This can be proved as the following

\displaystyle\begin{array}{lcl} R\left( {X,Y)Z} \right) &=&\displaystyle {\nabla _X}{\nabla _Y}Z - {\nabla _Y}{\nabla _X}Z - {\nabla _{[X,Y]}}Z \hfill \\&=& {\nabla _X}({\overline \nabla _Y}Z - \mathrm{I\!I}(Y,Z)) - {\nabla _Y}({\overline \nabla _X}Z - \mathrm{I\!I}(X,Z)) - ({\overline \nabla _{[X,Y]}}Z - \mathrm{I\!I}([X,Y],Z)) \hfill \\&=& {\nabla _X}({\overline \nabla _Y}Z) - {\nabla _X}(\mathrm{I\!I}(Y,Z)) - {\nabla _Y}({\overline \nabla _X}Z) + {\nabla _Y}(\mathrm{I\!I}(X,Z)) - {\overline \nabla _{[X,Y]}}Z + \mathrm{I\!I}([X,Y],Z) \hfill \\&=& {\overline \nabla _X}{\overline \nabla _Y}Z - \mathrm{I\!I}(X,{\overline \nabla _Y}Z) - {\overline \nabla _Y}{\overline \nabla _X}Z + \mathrm{I\!I}(Y,{\overline \nabla _X}Z) - {\nabla _X}(\mathrm{I\!I}(Y,Z)) + {\nabla _Y}(\mathrm{I\!I}(X,Z)) \hfill \\ &&- {\overline \nabla _{[X,Y]}}Z + \mathrm{I\!I}([X,Y],Z) \hfill \\&=&\overline R (X,Y)Z - \mathrm{I\!I}(X,{\overline \nabla _Y}Z) + \mathrm{I\!I}(Y,{\overline \nabla _X}Z) - {\nabla _X}(\mathrm{I\!I}(Y,Z)) + {\nabla _Y}(\mathrm{I\!I}(X,Z)) + \mathrm{I\!I}([X,Y],Z),\hfill \\ \end{array}

which implies

\displaystyle\begin{array}{lcl}\left\langle {\overline R (X,Y)Z,W} \right\rangle &=& \left\langle {R(X,Y)Z,W} \right\rangle + \left\langle {{\nabla _X}(\mathrm{I\!I}(Y,Z)),W} \right\rangle - \left\langle {{\nabla _Y}(\mathrm{I\!I}(X,Z)),W} \right\rangle \hfill \\&=& \left\langle {R(X,Y)Z,W} \right\rangle + \left\langle {{\nabla _X}(\mathrm{I\!I}(Y,Z)),W} \right\rangle - \left\langle {{\nabla _Y}(\mathrm{I\!I}(X,Z)),W} \right\rangle \hfill \\ &=& \left\langle {R(X,Y)Z,W} \right\rangle - \left\langle {\mathrm{I\!I}(Y,Z),{\nabla _X}W} \right\rangle + \left\langle {\mathrm{I\!I}(X,Z),{\nabla _Y}W} \right\rangle. \hfill \\ \end{array}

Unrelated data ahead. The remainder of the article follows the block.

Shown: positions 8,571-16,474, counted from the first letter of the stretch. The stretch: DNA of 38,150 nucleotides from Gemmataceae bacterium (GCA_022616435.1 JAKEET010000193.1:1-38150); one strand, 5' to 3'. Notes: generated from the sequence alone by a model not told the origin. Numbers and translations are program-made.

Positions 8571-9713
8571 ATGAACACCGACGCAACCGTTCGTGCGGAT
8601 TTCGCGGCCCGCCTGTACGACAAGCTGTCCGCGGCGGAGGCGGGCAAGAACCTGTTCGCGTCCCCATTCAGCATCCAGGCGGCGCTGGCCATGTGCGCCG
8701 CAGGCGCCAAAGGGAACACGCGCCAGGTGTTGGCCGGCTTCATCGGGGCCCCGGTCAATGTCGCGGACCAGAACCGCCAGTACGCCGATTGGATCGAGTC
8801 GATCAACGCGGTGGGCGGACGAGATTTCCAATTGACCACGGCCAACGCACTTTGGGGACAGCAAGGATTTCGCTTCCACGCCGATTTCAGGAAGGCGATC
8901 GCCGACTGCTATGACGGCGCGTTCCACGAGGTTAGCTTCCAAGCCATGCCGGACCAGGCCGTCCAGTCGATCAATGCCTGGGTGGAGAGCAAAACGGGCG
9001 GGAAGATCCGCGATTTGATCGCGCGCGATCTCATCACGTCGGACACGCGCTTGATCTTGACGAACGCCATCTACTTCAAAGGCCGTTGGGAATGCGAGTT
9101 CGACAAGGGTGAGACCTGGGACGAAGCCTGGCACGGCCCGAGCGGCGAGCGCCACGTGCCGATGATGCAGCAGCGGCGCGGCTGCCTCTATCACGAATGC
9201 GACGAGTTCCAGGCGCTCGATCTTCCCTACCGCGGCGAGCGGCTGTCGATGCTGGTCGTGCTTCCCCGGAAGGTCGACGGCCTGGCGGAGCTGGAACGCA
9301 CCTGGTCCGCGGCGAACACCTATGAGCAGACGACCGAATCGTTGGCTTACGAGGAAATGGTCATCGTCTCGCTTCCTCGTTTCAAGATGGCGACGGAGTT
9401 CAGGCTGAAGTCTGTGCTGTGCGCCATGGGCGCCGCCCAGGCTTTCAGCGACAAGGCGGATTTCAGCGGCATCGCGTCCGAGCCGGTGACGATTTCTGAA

By using {\nabla _X}W = {\overline \nabla _X}W - \mathrm{I\!I}(X,W) and {\nabla _Y}W = {\overline \nabla _Y}W - \mathrm{I\!I}(Y,W), we finally obtain

\displaystyle\left\langle {\overline R (X,Y)Z,W} \right\rangle = \left\langle {R(X,Y)Z,W} \right\rangle + \left\langle {\mathrm{I\!I}(Y,Z),\mathrm{I\!I}(X,W)} \right\rangle - \left\langle {\mathrm{I\!I}(X,Z),\mathrm{I\!I}(Y,W)} \right\rangle

as claimed.

This identity is slightly different from that of the usual one since \langle n, n \rangle = -1 plays a crucial role in the above computation.

We denote by K_{\alpha\beta} the components of the scalar second fundamental form K, i.e.,

\displaystyle \mathrm{I\!I}(\cdot, \cdot) = -K(\cdot, \cdot) n.


December 25, 2012

The Ricci equation

Filed under: Uncategorized — Tags: — Ngô Quốc Anh @ 2:58

Let us consider the Ricci identity defining the Riemann tensor R as measuring the lack of commutation of two successive covariant derivatives with respect to the connection \nabla associated with V‘s metric g

\nabla_\nu\nabla_\sigma w^\mu- \nabla_\sigma\nabla_\nu w^\mu=R_{\rho\nu\sigma}^\mu w^\rho.

By using w as the normal vector n, we find that

\nabla_\nu\nabla_\sigma n^\mu- \nabla_\sigma\nabla_\nu n^\mu=R_{\rho\nu\sigma}^\mu n^\rho.

We now project this tensor twice onto M, here the indices \mu and \nu, and once along n, here the index \sigma. Using the previous topic, we find that